Recently I was working on a project with one of my dearest friends, Pat Boone. One thing about Patâ€”heâ€™s not ashamed to proclaim his faith. As a matter of fact, he wears neck chains and rings with godly symbols all the time. One day as we were wrapping up some work in his den, Pat pulled out a ring and said, â€œSteve, I have a gift for you.â€ I wasnâ€™t quite sure how to handle a guy giving me jewelry. But in a moment I saw what it was: a beautifully designed ring with a very large cross in the middleâ€”just like the one Pat was wearing.
Ah, this was perfect for me! Not as bold as a bumper sticker or as bombastic as a tee-shirtâ€”but at least it was something. It was a start. So I thanked Pat profusely and accepted the gift. As I put the ring on my pinky, I decided that this would be my first witness to the world, so I turned the cross outward.
Since that day, Iâ€™ve worn my cross ring 24/7. As a matter of fact, recently a young woman at a cash register noticed it when I paid my bill. Over the months Iâ€™d seen her on a number of occasions. I had always been amiable and friendly. She said, â€œI really like your ring.â€ I thanked her politely and walked on. Was she another Christian who had been encouraged by my ring? Was she a seeker who had run me through whatever litmus test she uses to assess whether Christians are real or fakes? I donâ€™t know. But at least in that one particular case, I was able to smile in my heart as I walked away knowing that I had acted like Jesus would want me to act. I had not embarrassed my Master.
Now for you Christians who are much more mature than I amâ€”those of you with fifteen â€œJesus stickersâ€ on your car, a gold cross chain around your neck, and an â€œI love Jesusâ€ tee-shirt with Scripture verses on both front and back panelsâ€”my baby step probably sounds pretty pathetic. But for me it was a start.
Maybe it would do us all well to realize two things:
1. Life is too short not to be a walking, talking, living, breathing banner for Jesus.
2. Life is also too short not to walk the walk if we talk the talk.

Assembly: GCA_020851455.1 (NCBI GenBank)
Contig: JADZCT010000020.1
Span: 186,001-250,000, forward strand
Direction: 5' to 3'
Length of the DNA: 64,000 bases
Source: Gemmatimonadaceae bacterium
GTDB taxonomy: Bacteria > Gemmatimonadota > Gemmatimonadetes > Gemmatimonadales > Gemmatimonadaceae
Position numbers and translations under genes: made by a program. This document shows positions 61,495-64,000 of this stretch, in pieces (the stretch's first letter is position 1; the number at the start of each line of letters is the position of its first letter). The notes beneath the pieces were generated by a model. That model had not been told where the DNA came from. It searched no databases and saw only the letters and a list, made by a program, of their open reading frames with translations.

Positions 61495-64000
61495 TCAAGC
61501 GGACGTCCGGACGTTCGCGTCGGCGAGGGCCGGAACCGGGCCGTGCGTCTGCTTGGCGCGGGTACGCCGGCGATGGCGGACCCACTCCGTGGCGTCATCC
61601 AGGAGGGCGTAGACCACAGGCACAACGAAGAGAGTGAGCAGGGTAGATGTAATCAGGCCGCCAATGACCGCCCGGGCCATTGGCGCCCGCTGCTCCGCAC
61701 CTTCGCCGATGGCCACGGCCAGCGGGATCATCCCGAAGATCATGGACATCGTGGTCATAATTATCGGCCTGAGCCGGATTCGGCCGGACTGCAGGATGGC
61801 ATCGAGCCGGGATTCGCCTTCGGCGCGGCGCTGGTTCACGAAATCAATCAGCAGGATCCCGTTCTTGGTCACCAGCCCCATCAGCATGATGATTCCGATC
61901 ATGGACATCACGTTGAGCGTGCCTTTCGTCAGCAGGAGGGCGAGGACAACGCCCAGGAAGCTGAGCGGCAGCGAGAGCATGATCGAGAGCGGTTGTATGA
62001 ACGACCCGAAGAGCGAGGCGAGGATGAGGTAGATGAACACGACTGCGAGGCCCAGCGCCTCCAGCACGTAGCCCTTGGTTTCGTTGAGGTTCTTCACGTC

Frankly, this is sort of exciting for me. Who knows, it may help me graduate to a bumper stickerâ€”or even a tee-shirt.
Excerpt from Life’s Too Short to Miss the Big Picture, with permission from Leafwood Publishers.
I like this book and would like to thank Kathy Carlton Willis Communications for the opportunity to review the book. One of the things I appreciate about the book is itâ€™s an easy read. Mr. Diggs lays out ideas and principles in easy to understand terminology. Yet he drives home important truths. His chapter entitled, â€œRemember Itâ€™s Never Too Lateâ€ is a great example. He reminds us that God is the God of second changes or one thousandth chances. But he isnâ€™t so naive to not point out that our mistakes may still have lasting consequences. For many you will read this and say, â€œI know that.â€ Yet many more will say, â€œIâ€™ve known that, but I havenâ€™t been living my life that way.â€
Another thing I like about the book is the short chapters. There are seventy in this 224 page book, but each one is pack with great truths.
This would make a great gift as well as a nice addition to any library. I could see the truths and stories as very useful when you need to encourage someone who is struggling with their forgiving themselves or one of the other 70 topics discussed.
If you are major â€œtheologianâ€ you might consider this book to fluffy, bordering on â€œpopâ€ psychology. You probably wouldnâ€™t enjoy the book. However, I do believe this book has a lot to offer in timeless truths from scripture presented in an easy to read, engaging format.
The Give Away:
If you would like a chance to win a copy of Steve Diggs book, please leave a comment with a way to contact you. The winner will be chosen Thursday, June 24, 2010 at 9:00 PM PDT.